Read: Evicted: Poverty and Profit in the American City by Mathew Desmond

Evicted is a book I have been talking about since the first day I began reading it and one that I am sure to continue to talk about for many years.  

Matthew Desmond follows the intertwined lives of eight families and a host of minor characters in an extraordinary ethnographic study of tenants in low-income housing in Milwaukee, Wisconsin.  Among the main "characters" are Arleen Belle and Doreen Hinkston who are black mothers struggling to keep their broken families sheltered and off the streets; Crystal and Trisha who are fragile young black women whose upbringing was violent and chaotic; Lamar who is a caring black father of two boys who lost both of his legs to frostbite when he passed out on crack in an abandoned house, and Scott who is a white male nurse who lost his nursing licence when he began using opioids stolen from the analgesic patches of his dying patients.  I found it hard to keep up with the personal storylines because they are told in a disorderly style, but Desmond's ultimate message is perfectly clear.  Rent is the main condition dragging down a large population of individuals and families in America and there is an urgent need to sort out this major housing crisis.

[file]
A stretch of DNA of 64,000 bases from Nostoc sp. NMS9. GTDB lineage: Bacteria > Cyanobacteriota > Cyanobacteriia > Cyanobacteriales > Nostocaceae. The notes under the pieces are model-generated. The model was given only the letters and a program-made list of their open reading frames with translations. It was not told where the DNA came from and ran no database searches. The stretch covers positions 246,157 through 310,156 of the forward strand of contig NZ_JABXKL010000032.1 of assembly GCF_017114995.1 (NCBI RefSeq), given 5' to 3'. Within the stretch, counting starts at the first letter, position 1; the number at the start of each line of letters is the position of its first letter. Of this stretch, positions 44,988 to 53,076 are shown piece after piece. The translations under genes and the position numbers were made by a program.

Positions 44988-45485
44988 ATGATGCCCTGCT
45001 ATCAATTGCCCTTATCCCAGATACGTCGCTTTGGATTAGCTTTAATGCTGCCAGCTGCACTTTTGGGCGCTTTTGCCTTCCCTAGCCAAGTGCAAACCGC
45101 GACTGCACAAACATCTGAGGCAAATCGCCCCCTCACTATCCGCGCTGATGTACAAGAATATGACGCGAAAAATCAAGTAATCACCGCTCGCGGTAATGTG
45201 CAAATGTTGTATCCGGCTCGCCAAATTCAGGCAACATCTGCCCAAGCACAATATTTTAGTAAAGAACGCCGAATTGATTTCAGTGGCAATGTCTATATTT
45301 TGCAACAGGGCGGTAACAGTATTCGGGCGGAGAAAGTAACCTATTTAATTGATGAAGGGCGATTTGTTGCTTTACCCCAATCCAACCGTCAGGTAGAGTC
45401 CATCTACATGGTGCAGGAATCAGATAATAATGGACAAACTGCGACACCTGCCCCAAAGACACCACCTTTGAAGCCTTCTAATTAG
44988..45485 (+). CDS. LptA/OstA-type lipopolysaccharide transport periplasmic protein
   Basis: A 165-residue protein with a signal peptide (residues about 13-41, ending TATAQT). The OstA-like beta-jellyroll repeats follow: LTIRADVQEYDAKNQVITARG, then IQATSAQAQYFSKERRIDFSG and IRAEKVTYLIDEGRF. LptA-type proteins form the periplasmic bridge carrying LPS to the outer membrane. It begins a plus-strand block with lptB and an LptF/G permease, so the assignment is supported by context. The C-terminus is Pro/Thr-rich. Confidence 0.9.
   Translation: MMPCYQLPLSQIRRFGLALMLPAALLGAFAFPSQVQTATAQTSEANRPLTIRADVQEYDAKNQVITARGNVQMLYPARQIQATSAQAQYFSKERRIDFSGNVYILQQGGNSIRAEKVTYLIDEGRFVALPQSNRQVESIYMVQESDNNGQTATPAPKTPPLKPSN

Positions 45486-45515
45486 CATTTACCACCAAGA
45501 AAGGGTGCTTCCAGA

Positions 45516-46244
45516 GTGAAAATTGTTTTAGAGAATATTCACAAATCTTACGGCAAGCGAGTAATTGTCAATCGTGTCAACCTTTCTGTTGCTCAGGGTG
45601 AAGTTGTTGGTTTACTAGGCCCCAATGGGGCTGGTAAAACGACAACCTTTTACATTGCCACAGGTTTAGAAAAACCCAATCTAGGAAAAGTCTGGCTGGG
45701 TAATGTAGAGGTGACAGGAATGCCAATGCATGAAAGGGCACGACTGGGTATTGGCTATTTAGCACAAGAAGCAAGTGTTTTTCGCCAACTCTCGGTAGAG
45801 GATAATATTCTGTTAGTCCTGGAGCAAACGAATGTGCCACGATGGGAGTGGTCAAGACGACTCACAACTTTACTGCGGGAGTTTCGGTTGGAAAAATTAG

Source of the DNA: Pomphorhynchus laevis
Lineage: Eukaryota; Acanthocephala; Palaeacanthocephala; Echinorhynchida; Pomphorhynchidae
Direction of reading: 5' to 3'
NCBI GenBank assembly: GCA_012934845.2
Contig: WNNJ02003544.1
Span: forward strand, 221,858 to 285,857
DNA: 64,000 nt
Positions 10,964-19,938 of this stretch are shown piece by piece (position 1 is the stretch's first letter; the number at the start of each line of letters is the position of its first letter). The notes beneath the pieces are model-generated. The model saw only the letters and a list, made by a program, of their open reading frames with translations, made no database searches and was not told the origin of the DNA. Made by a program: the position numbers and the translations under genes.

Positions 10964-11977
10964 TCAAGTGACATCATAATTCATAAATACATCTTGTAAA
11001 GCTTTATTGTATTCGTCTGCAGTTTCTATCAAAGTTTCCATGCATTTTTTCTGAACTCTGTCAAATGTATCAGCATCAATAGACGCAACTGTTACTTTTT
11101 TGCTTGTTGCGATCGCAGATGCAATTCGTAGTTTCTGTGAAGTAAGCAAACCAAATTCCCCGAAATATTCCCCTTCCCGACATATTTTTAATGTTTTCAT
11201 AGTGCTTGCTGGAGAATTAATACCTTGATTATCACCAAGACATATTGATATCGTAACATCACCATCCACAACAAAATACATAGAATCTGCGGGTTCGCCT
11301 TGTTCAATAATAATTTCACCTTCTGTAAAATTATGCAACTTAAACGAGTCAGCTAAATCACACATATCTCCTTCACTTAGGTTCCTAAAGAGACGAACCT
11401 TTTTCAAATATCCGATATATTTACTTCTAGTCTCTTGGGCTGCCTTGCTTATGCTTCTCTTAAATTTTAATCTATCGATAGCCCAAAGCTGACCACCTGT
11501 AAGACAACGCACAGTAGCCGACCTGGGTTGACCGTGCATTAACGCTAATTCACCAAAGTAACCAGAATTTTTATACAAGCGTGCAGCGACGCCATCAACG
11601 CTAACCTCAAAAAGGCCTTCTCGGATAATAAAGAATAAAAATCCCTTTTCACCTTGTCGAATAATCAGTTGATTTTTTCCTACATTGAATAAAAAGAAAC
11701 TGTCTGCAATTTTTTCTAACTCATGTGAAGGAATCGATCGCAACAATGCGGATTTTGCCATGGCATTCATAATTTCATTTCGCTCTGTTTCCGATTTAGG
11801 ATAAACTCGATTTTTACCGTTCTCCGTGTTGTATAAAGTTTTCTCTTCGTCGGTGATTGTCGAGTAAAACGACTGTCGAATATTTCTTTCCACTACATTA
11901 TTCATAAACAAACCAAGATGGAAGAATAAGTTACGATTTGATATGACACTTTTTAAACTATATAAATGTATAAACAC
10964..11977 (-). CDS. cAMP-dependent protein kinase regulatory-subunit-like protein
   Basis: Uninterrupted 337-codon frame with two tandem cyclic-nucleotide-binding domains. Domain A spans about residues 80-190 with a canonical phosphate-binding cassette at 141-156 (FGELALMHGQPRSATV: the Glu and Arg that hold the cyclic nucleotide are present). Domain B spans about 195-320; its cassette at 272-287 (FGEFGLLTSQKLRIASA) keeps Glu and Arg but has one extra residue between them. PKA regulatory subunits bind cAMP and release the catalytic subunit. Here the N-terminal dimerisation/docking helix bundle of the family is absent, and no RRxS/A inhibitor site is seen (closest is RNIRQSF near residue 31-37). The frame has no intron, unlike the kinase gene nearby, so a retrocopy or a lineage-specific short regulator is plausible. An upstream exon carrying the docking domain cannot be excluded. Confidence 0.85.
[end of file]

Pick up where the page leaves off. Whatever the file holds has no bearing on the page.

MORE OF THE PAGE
The standard measure is that your rent should be no more than 30% of your income, but for poor people it can be 70% or higher.  Tenants are continuously forced to make a choice about what to do with their meager paychecks- pay the rent, pay a bill to keep their water or heat on, or to put food on their table.  Rent often seems to be the only negotiable payment, so tenants find themselves paying their landlords only a portion of the rent and then remaining in chronic debt to them.  Debt of this type allows for landlords to evict their tenants whenever it is convenient such as when they ask for something to be necessarily repaired like a hole in the window or a non-working sink or toilet, or when police are called to the property for any reason (a domestic violence incident or if a child gets into trouble at school).  This fact was one of the most haunting ones that I learned from this book.  It most certainly should make us reconsider why women do not call the police when their partners are violent with them or their children...